So the annual New York State ELA exam has come and gone, and I'm fairly confident the students walked away with a feeling of success. After looking over the test, and hearing feedback from students, I am confident that we covered the necessary material for them to "pass" the test.
However, it's the notion of "passing" that is the center of the post. A colleague of mine told me today that in order to score at least a "2" on the test, students only had to answer seven questions out of 39 correct on the sixth grade test. Is this an indicator of how low our standards have become? Since when is scoring less than 20 percent on an examination considering passable? The state should be ashamed of itself if this prediction of scoriong proves true.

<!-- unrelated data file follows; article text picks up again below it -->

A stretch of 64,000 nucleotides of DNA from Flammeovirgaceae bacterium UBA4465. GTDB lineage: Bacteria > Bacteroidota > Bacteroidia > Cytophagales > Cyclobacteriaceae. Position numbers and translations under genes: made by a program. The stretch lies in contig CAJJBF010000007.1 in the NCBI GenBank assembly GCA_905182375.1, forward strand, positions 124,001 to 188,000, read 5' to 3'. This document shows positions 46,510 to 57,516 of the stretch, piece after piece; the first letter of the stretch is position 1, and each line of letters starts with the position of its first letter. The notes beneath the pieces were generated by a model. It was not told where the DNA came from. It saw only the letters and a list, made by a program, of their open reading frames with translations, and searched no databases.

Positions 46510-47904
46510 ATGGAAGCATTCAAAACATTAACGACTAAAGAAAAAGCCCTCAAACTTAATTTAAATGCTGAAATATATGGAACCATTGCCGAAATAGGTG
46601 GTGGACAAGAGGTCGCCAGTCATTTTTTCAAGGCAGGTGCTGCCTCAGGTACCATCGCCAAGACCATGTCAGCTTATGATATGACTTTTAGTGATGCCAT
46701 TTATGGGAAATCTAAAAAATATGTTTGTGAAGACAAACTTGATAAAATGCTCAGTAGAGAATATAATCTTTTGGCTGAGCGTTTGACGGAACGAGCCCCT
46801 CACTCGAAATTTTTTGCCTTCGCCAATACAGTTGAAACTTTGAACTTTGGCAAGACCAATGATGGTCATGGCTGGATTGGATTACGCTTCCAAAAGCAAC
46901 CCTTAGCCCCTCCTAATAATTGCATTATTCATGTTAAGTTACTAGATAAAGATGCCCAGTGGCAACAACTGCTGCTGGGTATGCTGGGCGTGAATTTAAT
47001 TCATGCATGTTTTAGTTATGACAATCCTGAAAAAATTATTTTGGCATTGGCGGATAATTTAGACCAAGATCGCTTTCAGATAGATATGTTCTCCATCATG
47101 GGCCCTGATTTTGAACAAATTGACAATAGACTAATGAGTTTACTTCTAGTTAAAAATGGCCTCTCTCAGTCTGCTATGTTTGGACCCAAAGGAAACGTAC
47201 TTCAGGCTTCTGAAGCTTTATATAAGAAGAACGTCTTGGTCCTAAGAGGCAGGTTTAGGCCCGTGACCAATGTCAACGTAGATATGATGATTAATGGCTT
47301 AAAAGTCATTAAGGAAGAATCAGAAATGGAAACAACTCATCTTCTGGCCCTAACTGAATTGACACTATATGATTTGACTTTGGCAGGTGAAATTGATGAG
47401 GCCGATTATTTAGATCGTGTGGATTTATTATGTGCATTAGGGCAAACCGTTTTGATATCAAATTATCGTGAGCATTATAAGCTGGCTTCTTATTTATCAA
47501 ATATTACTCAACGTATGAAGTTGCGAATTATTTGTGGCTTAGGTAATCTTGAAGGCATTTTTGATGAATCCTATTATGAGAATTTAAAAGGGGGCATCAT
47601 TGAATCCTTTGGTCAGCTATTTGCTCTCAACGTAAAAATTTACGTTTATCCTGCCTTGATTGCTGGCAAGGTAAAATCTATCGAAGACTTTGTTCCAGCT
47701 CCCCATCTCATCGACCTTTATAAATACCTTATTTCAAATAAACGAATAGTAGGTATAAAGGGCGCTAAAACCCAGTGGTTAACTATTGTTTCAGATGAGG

For the alst few weeks, my students and I have been learning test prep stategies to help them on the exam. For me, this involved reviewing grammar, word use, and parts of speech (topics that are typically left out of the stardard curriculum in New York City). As I proctored the test, I noticed something... my students not only filled all of the available space writing their essays but they had to use the extra blank page in the back of the book. I was elated.
But I still wonder, are these non-uniform tests really proving growth, or are the tests being dumbed down each year to show "growth" when really the students haven't mastered anything new?
3 hours ago